Assemble cake, with layers chocolate-chip-side up and about 2/3 cup frosting spread between each layer.  Spread remaining frosting over sides and top of cake.  Tastes even better the next day -- for breakfast!

Wednesday, March 24, 2010

Spring Break -- Then and Now.

Spring Break was a fairly new phenomenon to Charleston County Schools in the 70s.  I don’t think our parents knew what to do with the odd week of vacation – or us.

No problem there.   We were smart.  We were creative.  We were open-minded.  We were teenagers.  We knew exactly what to do with those seven days.  We drove straight – and speedily -- to Folly Beach, rented a bunch of houses (don’t ask), stopped in at Chris and Jerry’s (a sandy little grocery store with eye-rolling prices, a barrel of fresh feta cheese, and an inconsistent policy of checking IDs), dunked ourselves in baby oil, and flopped out on the sand.  Heaven.

C’mon.  It was South Carolina in the 70s.  Certain things – like the drinking age – were different then.  But we didn’t push it.  At that time, SC law also would’ve allowed teenagers -- as young as 14 -- to get married.  We never tried that.  To the best of my knowledge.

We’re a far cry from all that now.  Parental consent is now required for 14-year-old girls to marry in SC.  And spring break is its own industry.  The question isn’t whether you’re going away for break-- it’s where.

Then it’s a matter of cold (skiing) or warm (beaches), active (again, skiing) or sluggish (again, beaches), educational or, well, I’ve got two teenagers.   The Smithsonian is no longer an option.

This year, we chose warm and sluggish.  My bad.  There was no “warm” on Amelia Island last week.  Which instantly put a cramp in “sluggish.”

Look.  I’m certain Amelia Island is delightful – the other 51 weeks of the year.  Last week, though, for the three of us, though, the words “chilly,” “dreary,” “overcast” and “threatening” come to mind.  And the weather wasn’t any better.

Still, we had fun.  There’s no denying how much I enjoy the kids’ company.  Come rain or shine, they are howlingly funny.  Just a few quotes:*

Why does farting smell so bad? I’m asking.

You should be glad we don't like getting shots. That way, you never have to worry about us shooting heroin.

DD, accusingly, "What are you doing?" Son, "Apparently something wrong."

I'm sorry, but you're just a bad mom.

I like long sleeve shirts. Then you don't have to wear pants.

Fortunately, the trip ended on a high note.  We opted to head to Charleston to spend some extra time with family and friends – sans baby oil and Chris & Jerry’s.  But before leaving the Sunshine State, we fit in a Segway tour of Fort George Island.  You know Segways, of course.  It’s impossible to see one and not think – man I wish I were riding that thing.  We did.  And for us, it made the trip.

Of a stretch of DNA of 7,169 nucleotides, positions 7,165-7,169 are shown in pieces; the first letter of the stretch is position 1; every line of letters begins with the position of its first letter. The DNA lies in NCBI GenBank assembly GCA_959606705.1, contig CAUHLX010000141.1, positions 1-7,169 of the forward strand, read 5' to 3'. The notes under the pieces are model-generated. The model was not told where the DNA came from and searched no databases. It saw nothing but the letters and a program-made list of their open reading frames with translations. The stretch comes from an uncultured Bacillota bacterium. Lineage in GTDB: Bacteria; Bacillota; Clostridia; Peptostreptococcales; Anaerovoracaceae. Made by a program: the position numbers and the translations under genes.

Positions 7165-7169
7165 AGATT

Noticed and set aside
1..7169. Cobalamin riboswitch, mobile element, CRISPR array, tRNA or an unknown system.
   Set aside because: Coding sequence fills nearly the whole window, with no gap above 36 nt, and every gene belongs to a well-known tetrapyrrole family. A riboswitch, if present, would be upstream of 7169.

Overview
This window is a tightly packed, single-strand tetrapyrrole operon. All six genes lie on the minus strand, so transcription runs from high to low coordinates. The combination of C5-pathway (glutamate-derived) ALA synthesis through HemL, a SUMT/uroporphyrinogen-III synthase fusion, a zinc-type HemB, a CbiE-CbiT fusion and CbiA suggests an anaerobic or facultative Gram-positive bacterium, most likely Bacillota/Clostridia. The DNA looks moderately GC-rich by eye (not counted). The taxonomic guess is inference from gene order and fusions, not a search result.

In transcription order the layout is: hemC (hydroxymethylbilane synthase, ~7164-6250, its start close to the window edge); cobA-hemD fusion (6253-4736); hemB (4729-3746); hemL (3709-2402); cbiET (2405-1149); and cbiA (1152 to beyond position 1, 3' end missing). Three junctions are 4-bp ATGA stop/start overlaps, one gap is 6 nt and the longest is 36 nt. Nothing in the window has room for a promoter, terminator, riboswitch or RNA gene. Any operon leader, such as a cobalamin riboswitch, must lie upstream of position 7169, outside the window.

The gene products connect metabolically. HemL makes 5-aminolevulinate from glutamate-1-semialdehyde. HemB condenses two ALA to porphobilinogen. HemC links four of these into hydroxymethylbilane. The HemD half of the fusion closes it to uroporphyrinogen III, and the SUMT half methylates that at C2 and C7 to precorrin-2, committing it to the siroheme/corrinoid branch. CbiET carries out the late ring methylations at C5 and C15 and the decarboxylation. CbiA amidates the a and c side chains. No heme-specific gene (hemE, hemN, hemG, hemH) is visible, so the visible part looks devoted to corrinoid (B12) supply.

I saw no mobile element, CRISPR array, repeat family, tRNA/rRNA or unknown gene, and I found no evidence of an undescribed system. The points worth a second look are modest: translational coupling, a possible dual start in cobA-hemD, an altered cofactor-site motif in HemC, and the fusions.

All’s well that ends well, I suppose.  At least we didn’t ride home shifting in our seats from painful sunburns and peeling patches of blistered skin from our noses and shoulders.  But I felt like we still needed a little something to remind us of sunnier days -- maybe something like this fresh and light tasting grilled chicken.

The Sunshine State may not have lived up to its name this time, but we were smart.  We were creative.  We were flexible.  Heck.  Some of us were even teenagers.

*I keep an ongoing list of these quotes.  If you'd like to read more, check out "Overheard At My House" on Facebook or @HeardAtMyHouse on Twitter.

Grilled Ginger-Citrus Chicken

4-8 boneless, skinless chicken breasts (depending on how many you’re serving)

1 lemon, zested and juiced
1 lime, zested and juiced
1 orange, zested and juiced
1 clementine (optional), zested and juiced
1 tablespoon fresh grated ginger
1 tablespoon vegetable oil
¼ teaspoon red pepper flakes
kosher salt
fresh ground pepper

3 cups hot, cooked rice (1 cup rice to 2 cups water)

In a resealable plastic bag, combine chicken breasts, citrus zests, juices, ginger, vegetable oil and red pepper flakes.  Allow to marinate 30 minutes.  Drain, reserving marinade, and season each breast with salt and pepper.  Grill over medium-hot coals until done.  (About 5 minutes per side for thin breasts).  While chicken cooks, heat remaining marinade to boiling (in the microwave is fine).  When chicken is done, allow to rest 5 minutes before slicing and serving.  Stir 2 tablespoons of heated marinade into hot rice and serve with sliced chicken.

Tuesday, March 23, 2010

What's Opera Chez Wiles?

I was born and raised in Charleston, South Carolina, a gorgeous, coastal city with the well-deserved reputation of being charming, historic and cultured.

When new friends realize where I’m from, they inevitably ask:

• “Do you know [well-heeled, well-connected person]?”

• “Did you go to [privileged, pricey, private school]?”

• “Did you live in one of those [expensive-to-restore, expensive-to-heat, just-plain-expensive] houses downtown?”

Um. Sorry. I’m not from "that" Charleston.